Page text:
R.E.M.: Collapse Into Now (Warner Bros.) | Under the Radar Magazine Under the Radar | Music Blog for the Indie Music Magazine
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Issue #35 - Winter 2011 - Death Cab for CutieR.E.M.

Collapse Into Now

Warner Bros.

Mar 09, 2011 Issue #35 - Winter 2011 - Death Cab for Cutie Bookmark and Share

“Let’s show the kids how to do it, fine,” sings Michael Stipe on the torrid rocker “All the Best,” the second song on Collapse Into Now, R.E.M.‘s finest album in nearly 15 years. The lyric nods to 1992’s Automatic For the People‘s call out on “Drive,” “Hey kids, where are you? Nobody tells you what to do,” Stipe’s confession of impending middle age and losing touch with youth. But here, the 51-year-old is comfortable in his role as an elder statesman, as are guitarist Peter Buck and bassist Mike Mills on their most self-aware record since the departure of drummer Bill Berry in 1998.

The record kicks off with a resolute bang on “Discoverer,” as Buck plays a swirling psychedelic riff that’s equal parts Green‘s “Turn You Inside Out” and New Adventures in Hi-Fi‘s “Departure,” and Stipe awkwardly insists, “With the slightest bit of finesse/I might’ve made a little less mess,” as the chorus surges into overdrive. It’s one of the finest openings to an R.E.M. album in recent memory, on par with Accelerate‘s vicious diatribe “Living Well Is the Best Revenge.”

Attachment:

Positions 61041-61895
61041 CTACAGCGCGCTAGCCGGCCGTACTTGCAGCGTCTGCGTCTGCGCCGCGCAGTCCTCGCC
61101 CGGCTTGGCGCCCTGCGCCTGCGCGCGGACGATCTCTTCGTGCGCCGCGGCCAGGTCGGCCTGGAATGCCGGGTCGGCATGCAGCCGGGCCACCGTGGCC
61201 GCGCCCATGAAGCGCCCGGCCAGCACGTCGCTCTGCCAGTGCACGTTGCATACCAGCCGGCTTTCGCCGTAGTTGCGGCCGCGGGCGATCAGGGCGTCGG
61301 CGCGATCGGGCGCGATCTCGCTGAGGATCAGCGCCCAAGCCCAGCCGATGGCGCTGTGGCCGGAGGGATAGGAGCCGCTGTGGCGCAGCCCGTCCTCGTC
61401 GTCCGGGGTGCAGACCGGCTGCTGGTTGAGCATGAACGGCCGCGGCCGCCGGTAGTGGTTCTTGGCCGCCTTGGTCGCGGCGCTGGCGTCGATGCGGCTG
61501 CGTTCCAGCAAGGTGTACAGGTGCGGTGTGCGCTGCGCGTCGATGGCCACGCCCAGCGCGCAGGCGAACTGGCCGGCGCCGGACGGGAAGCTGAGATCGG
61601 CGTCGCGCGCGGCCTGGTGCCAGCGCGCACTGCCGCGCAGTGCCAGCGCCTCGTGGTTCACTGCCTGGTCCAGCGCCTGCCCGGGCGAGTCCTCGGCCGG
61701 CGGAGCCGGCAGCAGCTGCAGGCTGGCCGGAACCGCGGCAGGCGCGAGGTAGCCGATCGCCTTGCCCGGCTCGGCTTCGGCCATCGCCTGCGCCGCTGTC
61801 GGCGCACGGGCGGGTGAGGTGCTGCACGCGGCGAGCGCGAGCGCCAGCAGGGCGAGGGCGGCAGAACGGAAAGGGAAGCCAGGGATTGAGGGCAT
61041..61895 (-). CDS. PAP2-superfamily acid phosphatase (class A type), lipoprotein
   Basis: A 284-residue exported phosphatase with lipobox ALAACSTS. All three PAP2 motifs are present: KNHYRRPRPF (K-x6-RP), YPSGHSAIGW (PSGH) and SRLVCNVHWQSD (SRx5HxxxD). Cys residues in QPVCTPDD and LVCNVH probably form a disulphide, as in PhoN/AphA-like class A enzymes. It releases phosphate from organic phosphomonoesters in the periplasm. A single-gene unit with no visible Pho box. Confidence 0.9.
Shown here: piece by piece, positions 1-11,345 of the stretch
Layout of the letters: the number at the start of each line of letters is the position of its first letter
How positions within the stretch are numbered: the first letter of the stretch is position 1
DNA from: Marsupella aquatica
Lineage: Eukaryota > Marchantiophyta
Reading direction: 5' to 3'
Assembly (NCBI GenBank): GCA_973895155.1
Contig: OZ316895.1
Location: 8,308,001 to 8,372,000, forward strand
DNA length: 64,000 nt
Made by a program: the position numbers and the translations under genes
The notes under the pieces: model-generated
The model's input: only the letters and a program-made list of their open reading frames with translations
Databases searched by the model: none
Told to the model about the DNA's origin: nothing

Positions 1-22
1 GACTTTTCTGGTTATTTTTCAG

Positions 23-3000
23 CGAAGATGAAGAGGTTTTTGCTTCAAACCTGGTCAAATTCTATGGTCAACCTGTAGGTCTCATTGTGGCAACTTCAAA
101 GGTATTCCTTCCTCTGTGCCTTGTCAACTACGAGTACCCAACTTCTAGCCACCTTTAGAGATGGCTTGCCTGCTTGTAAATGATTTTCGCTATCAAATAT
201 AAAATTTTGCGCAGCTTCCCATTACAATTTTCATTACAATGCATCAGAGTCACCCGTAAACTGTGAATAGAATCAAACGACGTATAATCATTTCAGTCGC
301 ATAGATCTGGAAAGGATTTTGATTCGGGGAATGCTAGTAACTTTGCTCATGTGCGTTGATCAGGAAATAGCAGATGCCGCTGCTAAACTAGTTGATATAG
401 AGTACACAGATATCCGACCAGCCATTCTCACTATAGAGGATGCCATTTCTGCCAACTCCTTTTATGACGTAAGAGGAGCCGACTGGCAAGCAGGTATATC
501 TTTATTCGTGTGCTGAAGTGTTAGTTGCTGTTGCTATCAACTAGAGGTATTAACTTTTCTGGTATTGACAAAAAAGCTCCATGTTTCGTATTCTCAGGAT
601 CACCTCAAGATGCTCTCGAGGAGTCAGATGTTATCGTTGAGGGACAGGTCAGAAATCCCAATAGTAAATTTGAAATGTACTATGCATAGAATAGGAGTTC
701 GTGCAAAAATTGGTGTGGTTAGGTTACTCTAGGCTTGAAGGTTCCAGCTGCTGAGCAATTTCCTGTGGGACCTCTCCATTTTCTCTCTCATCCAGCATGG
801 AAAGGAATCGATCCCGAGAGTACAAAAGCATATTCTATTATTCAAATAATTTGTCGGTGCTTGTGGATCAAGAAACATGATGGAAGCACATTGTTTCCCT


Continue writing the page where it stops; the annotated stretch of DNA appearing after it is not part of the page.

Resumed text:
Despite the ease with which they rock out on Collapse, the band’s strength has always rested in mid-tempo numbers and ballads. “Uberlin” falls into the former category, as Buck’s brisk acoustic guitar strums animate the melody, while Stipe delivers one of the most stirring vocal performances of his career, assuredly keening, “I know what I am chasing/I know that this is changing me.”

The slow motion lullaby “Walk It Back” is perhaps the most gorgeous song on the album, a winding piano ballad in the vein of Up‘s “At My Most Beautiful.” As Stipe laments, “Time/Reverse and rewind/Erase and realize,” it’s as affecting an evocation of lost youth as when he sang, “Every streetlight reveals a picture in reverse,” on Automatic‘s “Nightswimming.”

Yet R.E.M. aren’t a cheap nostalgia act here by any stretch, and on the closing dirge-like “Blue,” he speak-sings something of a personal soliloquy, “This is my time and I am thrilled to be alive,” as band hero Patti Smith enigmatically intones, “Cinderella boy, you lost your shoe.” And as the song’s outro reprises the opening bars of “Discoverer,” you get the sense that you’re listening to a legendary band utterly revitalized, operating at the peak of their formidable powers. (www.remhq.com)

Author rating: 8/10

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